Mechanical properties of implant position and crown root ratio?

I installed a 5.5×8.5 Nobel Active implant in the #30 site [mandibular right first molar] 7 months after extraction. The bone quality was questionable and the primary stability was 15Ncm. I placed a cover screw, buried the implant, and will return in another 6 months. Because the bone quality was questionable and softer than ideal, I installed the implant in the septum furcation area. The implant has more mesial inclination than ideal. I used a short wide implant because there was only 11mm from the crest of the ridge to the inferior alveolar nerve based on measurements in the CBCT scan. I am concerned that restoring this implant, with its mesial angulation and short length, may lead to difficulties. The crown to implant ratio is unfavorable. What do you recommend?

9 Comments on Mechanical properties of implant position and crown root ratio?

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Dean Licenblat
i wouldn't be worried about the mesial inclination as a custom abutment will correct this. Whilst it's not ideal it's not a catastrophic failure. However I would strongly recommend a sequential bone training regime. Feel free to email me, if you would like my bone training regime. I wouldn't wait 6 months but begin bone training at 3 months. This will work out just fine.
Alex Zavyalov
Good healing. I would proceed with using a custom made abutment and possible occlusion rests from restoration on the adjacent teeth to lower mastication loading.
Not to worry , you are not the first and will not be the last that this happens to when placing into the inter-radicular Bone . It has happened to us all , as for low torque and so called "poor " bone , not to worry by merely placing the Implant into the site you have up-regulated the host healing response and when you load you will you do the same again ( See Sasaki , in JOMI ) , so integration will not be an issue and can be checked with Osstell if concerned . As to length yes maybe a mm or or would have been better , but again we all do that in the new modern more medico-legal world and yes there is lots of evidence to support shorter implants . Peter
First of all - Short implants do work - i suggest to look at this Crown implant ratio - at prosthetic point of view, even if you deal with teeth, you have a protecting teeth - neghbouring teeth, you have like a single tooth restoration. crown implant ratio is not a problem, just deal with lateral forces and you will be okay. also implant surfaces are going to facilitate osseointegration, so about bone training, at biological point of view - if you do not use GBR, you can start bone training after 6 weeks (look at bone healing times in hystology book or something like that) just check for fixed gingiva, because many times i find no fixes gingiva in this region. and i do agree, that if you will be able to screw a transfer, you will be able to fit an abutment, just use custom made.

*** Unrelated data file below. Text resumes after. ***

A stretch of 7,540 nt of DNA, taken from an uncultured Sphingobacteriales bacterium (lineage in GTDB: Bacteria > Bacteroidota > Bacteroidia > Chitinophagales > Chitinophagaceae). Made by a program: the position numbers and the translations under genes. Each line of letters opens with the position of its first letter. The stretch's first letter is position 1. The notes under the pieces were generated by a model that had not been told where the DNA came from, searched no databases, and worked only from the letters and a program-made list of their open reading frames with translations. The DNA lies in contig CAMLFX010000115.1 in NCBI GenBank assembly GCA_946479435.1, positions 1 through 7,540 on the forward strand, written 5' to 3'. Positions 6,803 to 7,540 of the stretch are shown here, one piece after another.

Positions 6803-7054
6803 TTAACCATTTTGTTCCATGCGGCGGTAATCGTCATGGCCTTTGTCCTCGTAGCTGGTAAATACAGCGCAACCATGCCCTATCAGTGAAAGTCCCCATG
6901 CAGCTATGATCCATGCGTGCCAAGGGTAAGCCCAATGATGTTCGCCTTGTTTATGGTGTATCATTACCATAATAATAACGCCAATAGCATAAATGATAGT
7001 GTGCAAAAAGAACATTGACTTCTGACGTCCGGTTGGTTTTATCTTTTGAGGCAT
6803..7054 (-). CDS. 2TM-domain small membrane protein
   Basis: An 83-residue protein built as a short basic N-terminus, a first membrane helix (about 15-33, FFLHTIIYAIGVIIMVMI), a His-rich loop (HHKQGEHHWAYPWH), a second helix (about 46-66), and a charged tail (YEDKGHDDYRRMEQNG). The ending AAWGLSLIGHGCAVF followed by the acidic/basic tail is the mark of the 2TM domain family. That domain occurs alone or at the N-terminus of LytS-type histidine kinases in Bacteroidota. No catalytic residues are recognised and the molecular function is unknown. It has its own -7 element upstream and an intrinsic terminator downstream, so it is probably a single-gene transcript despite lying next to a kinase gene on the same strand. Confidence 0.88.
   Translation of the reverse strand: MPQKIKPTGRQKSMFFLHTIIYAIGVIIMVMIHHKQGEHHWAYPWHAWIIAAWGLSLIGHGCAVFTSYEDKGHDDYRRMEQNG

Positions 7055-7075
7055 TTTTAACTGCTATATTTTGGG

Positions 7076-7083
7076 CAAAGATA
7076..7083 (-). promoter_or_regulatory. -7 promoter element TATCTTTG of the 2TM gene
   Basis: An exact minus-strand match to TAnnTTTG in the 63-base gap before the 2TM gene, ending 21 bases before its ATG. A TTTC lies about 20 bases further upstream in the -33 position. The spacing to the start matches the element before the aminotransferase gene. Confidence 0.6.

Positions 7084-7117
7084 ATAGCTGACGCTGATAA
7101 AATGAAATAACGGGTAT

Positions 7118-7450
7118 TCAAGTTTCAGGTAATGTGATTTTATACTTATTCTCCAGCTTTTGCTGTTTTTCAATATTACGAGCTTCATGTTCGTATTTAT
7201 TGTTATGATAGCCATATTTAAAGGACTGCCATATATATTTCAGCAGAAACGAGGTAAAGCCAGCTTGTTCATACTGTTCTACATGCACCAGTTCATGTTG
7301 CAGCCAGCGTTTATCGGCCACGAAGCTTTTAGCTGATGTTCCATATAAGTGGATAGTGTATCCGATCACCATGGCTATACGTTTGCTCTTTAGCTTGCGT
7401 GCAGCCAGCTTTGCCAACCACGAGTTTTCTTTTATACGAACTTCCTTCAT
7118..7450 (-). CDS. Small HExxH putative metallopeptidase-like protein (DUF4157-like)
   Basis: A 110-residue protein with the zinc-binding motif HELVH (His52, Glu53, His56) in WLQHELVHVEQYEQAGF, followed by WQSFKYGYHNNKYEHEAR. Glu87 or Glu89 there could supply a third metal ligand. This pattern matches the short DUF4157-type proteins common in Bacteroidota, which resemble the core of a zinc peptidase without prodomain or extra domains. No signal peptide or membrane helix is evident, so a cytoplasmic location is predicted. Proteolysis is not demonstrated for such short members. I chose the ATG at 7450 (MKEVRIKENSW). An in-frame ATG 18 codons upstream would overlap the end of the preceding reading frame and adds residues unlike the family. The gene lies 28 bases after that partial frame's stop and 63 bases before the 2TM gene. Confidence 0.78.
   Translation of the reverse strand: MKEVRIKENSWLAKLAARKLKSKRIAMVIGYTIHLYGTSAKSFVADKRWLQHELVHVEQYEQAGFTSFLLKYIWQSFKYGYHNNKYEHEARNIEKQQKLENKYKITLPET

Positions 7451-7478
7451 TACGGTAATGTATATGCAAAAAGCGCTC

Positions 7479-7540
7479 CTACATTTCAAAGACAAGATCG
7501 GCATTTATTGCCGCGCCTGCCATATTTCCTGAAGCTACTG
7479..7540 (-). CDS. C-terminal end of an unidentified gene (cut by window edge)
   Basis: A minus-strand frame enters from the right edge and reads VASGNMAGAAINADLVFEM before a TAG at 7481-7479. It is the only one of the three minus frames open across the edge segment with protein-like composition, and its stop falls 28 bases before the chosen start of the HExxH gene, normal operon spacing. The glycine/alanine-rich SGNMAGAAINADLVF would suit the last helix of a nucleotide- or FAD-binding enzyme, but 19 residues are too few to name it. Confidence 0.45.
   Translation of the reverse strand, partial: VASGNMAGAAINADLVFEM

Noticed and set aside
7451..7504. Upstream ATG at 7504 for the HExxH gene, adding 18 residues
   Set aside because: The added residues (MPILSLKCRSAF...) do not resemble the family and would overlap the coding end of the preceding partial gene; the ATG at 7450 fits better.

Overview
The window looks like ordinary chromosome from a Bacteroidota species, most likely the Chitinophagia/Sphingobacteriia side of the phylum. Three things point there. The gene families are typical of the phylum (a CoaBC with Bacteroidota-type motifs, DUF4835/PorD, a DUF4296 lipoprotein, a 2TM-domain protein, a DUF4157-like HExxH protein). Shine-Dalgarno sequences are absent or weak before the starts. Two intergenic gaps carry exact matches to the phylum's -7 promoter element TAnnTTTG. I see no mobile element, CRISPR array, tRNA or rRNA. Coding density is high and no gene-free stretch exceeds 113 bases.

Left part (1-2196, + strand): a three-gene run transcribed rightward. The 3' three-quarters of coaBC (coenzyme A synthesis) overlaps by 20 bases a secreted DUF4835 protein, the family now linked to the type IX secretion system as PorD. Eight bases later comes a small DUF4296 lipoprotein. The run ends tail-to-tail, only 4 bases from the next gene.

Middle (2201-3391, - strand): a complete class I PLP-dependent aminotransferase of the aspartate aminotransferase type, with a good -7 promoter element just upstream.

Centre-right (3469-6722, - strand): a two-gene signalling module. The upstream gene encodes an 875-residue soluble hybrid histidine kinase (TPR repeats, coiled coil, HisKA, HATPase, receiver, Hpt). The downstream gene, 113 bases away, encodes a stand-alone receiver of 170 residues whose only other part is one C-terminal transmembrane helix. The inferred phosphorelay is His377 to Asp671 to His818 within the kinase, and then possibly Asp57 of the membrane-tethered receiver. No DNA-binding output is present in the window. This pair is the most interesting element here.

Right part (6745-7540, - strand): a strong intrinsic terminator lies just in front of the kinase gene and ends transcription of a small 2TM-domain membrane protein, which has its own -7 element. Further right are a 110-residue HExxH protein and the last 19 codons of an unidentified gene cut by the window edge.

Thanks for wonderful video link about the short implants.really it was good.
Why do you think the bone was so soft after seven months? Was any grafting done? I occasionally get these little surprises of soft bone in post extraction areas really tough to fix. I might have gone a bit deeper to pick up some of the nascent bone but the soft bone concerns me more than the implant size, hope it heals for you, keep us posted.
I would like to know more about "bone training"
Dean Licenblat
feel free to email me at info AT about bone training
Richard HUghes, DDS, FAAI
I'm not concerned about the angulation of the implant. The laboratory of doctor can prep am angled stock abutment or a custom milled abutment will work nicely. A Quantum or Bicon implant would of been a superior choice in this situation. The Quantum and Bicon short implants will give one the requisite BIC without the risk of injuring the IAN. I strongly suggest one considering them in areas where there is a risk of nerve injury.

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